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God's Sovereign Control - Bible Survey Part 10

So What? / Lon Solomon
The Truth Network Radio
September 6, 2021 7:00 am

God's Sovereign Control - Bible Survey Part 10

So What? / Lon Solomon

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September 6, 2021 7:00 am

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Today we're going to move on to the book of Ephesians.

Now a little bit of background. The city of Ephesus was one of the most strategic cities in the Roman Empire at the time of the Apostle Paul. It was located, Ephesus was, in the western half of Turkey, modern-day Turkey, referred to in the Bible as the Roman province of Asia. It was the main seaport for this entire section of the Roman Empire and as such it became the third most important city in the Roman Empire behind Alexandria in Egypt and Rome herself. Now at the time of the Apostle Paul, the city of Ephesus had about 300,000 people. It was a magnificent city. We'll show you a slide of just a tiny little piece of this city and it had a theater that seated 25,000 people. This is the theater mentioned in Acts chapter 19 that Gaius and Aristarchus were dragged into by the mob. It also was the home of the Temple of Diana, one of the seven wonders of the ancient world. You see on our screen an artist mock-up of the temple and then you see what's left, like one column.

But anyway, that's it. Paul got to Ephesus on his third missionary journey and spent almost three years here. During those three years he preached Christ, he discipled believers, and he reached people for the Lord who were passing through town. Merchants, sailors, tradesmen, travelers, whatever, and then he used the honeybee strategy with them, which is he would pollinate them with the gospel and then trust them to take the gospel like a honeybee back to their own cities. And as a result of this, or remarkable, look Acts 19 10 says, all who lived in Asia, the whole half of Turkey, western half, heard the word of the Lord, both Jews and Gentiles. And this is how the six other churches of Revelation 2 and 3, we're talking about Smyrna and Pergamum and Thyatira and Laodicea and the church in Colossae, they all got started not because Paul went to these places and preached, he didn't, but because honeybees that came through Ephesus took the gospel back to their cities, preached the gospel, and started churches there. Everybody with me? Yeah, now we're gonna talk about Paul's letter to the Ephesians, but just before we do, let me remind you that if you've missed any of our series, we're producing enhanced CDs so that you can catch up, and on these CDs we have not only the audio, but we also have the Word doc with all of the slides and all of the the PowerPoint and the maps, and so I don't want you to try to keep up taking notes because you won't be able to, just listen and kind of absorb what we're doing and you'll always be able to get the subsequent week's message out in the lobby.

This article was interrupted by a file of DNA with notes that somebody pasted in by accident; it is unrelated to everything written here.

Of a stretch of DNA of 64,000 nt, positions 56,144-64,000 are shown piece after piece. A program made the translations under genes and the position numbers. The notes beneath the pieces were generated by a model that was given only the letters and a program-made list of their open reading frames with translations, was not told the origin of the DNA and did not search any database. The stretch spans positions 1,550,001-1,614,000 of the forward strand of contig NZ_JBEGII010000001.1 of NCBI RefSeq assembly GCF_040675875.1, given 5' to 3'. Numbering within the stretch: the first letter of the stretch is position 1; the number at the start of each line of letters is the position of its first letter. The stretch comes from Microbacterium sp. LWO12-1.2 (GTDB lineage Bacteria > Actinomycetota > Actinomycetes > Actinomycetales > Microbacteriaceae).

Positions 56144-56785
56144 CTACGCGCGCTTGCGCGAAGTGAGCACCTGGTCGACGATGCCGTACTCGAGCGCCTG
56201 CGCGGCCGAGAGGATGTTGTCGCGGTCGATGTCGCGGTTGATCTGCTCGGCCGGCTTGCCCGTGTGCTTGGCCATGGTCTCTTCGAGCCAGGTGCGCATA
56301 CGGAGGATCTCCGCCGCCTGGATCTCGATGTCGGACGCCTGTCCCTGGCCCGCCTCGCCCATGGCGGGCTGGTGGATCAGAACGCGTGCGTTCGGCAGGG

And I also want to let you know we just put together the first six into a collection that you can get in our lobby shop where all six of them are in a box together and every time we get six, we're gonna do this with them, okay? So don't try to take notes, just listen. Let's talk about the letter to the Ephesians. The letter to the Ephesians, along with the three letters immediately after it, Philippians, Colossians, and Philemon, are known commonly as the prison epistles, and let me tell you why. In 56 AD, after Paul left Ephesus, he went to Jerusalem, Acts chapter 21, where he was arrested as a result of a mob situation. The Romans arrested him. Then he spent the next two years in Israel, Acts chapter 21 to 26. Then he appealed his case to Caesar and was sent by boat to Rome, Acts chapter 27, and then he spent two more years in Rome, Acts chapter 28, awaiting trial before Nero. These were the years of 61 and 62 AD, and it was during these years of imprisonment in Rome that he wrote all four of these letters, Ephesians, Philippians, Colossians, Philemon, and so they're called the prison epistles because they were written while the Apostle Paul was in prison.